July 8, 2012

Filthy Review - Carnage

Carnage (2011)

Review by Jude Felton

Controversial Polish director Roman Polanski is not the most prolific director working in cinema today, quite possibly due to not being allowed into the United States in which many of his cast generally resides, but he has made some incredible movies. Films such as Rosemary’s Baby, Repulsion and Chinatown, amongst others, are all quite deserved of their classic status. Granted, the aforementioned were all made towards the start of his career, yet whenever he makes a film it is usually worthy of your attention.

Carnage comes to DVD 50 years after the release of Polanski’s debut feature film, and for a film with such a small cast and location, still manages to be a sharp, witty and darkly humorous tale. The strengths in Carnage lay more with the script, which Polanski co-wrote with Yasmina Reza (upon who’s play it is based), and the performances of the four principles though, rather than on the strength of Polanski’s direction.

The story concerns two sets of parents who are brought together after an altercation between two of their children at school. Jodie Foster and John C. Reilly play Penelope and Michael Longstreet, whose son is the victim of an attack by the son of Nancy and Allan Cowan, played by Kate Winslet and Christoph Waltz. The attack is shown at the beginning of the film and it is quite apparent who the aggressor is, and who is the victim.

What starts as a simple case of the two sets of parents exchanging facts about the incident soon descends into a barrage of digs and attacks at each, and between couples, as the film progresses.

Shot almost entirely within the Longstreet’s apartment, with the only other locations being the school playground and the corridor outside the apartment, the action focuses firmly on the four parents. In the hands of less articulate writers and cast this could easily spell disaster. There is nothing to distract away from the dialogue, or which there is plenty, and there is always the danger that the script will run out of steam.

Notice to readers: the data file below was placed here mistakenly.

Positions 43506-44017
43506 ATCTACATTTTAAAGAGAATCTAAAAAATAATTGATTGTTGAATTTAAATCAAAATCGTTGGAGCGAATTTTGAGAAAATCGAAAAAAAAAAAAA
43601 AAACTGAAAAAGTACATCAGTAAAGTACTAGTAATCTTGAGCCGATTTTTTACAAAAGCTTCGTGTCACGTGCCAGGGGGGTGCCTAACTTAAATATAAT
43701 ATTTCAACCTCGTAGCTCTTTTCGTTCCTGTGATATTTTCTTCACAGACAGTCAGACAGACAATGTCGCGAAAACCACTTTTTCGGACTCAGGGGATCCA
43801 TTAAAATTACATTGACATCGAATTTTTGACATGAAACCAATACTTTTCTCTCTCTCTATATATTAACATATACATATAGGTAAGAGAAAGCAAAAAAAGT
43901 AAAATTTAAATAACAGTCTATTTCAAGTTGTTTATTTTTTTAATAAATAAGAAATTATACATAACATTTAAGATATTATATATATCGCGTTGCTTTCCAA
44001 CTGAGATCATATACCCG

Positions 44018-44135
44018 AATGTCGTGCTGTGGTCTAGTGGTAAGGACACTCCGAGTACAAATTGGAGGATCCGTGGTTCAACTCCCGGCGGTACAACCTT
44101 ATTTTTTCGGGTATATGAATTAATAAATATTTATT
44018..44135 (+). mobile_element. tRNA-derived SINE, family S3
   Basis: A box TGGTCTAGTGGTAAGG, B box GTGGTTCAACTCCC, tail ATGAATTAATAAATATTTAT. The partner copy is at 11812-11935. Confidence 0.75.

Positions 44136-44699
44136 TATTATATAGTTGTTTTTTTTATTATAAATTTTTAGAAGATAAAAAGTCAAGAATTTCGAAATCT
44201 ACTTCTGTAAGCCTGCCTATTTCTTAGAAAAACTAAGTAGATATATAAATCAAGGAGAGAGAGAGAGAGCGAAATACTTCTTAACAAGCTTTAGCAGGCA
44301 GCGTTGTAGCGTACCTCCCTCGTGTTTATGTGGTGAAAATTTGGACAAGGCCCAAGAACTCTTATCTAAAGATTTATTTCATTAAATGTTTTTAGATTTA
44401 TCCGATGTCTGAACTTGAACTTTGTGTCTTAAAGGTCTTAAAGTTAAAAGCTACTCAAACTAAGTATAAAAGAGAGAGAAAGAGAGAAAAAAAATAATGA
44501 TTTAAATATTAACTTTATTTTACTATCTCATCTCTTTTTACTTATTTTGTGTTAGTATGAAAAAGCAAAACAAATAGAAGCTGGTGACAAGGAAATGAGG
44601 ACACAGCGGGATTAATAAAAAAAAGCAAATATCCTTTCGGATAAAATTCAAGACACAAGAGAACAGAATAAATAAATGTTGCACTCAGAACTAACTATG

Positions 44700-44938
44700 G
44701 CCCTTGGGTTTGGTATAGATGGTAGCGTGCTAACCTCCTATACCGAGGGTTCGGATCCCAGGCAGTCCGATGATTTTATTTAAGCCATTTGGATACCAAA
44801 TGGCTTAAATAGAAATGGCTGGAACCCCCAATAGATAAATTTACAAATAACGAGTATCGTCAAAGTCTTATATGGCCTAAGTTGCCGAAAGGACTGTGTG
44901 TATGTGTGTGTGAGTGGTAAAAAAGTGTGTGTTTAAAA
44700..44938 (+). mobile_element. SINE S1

Fortunately the film does not run its course too soon, as it only runs to a taut 80 minutes or so, and if anything leaves the viewer wanting more. John C. Reilly is outstanding as Michael and injects a good healthy dose of humor into his performance, although not the style of humor he is renowned for. Opposite him in the role of Allan is yet another fantastic performance from Christophe Waltz as a disinterested Lawyer who would much rather be somewhere else.

Jodie Foster could have easily just phoned in her performance of Penelope, yet she manages to play possibly the most stable character of the four, for the first half of the film anyway, with her usual excellence. Rounding out the four is Kate Winslet who, certainly not one to be left out, also gives a well-rounded delivery of her slightly understated character. All in all this is an incredible cast all giving excellent performances.

There is no showy action on display here; instead it is just under an hour and a half of cracking dialogue injected with wit, dark humor and savage honesty. Carnage may not be Roman Polanski’s finest movie, it is however an entirely engrossing and very good one. Recommended viewing indeed that parents will get a real kick from.

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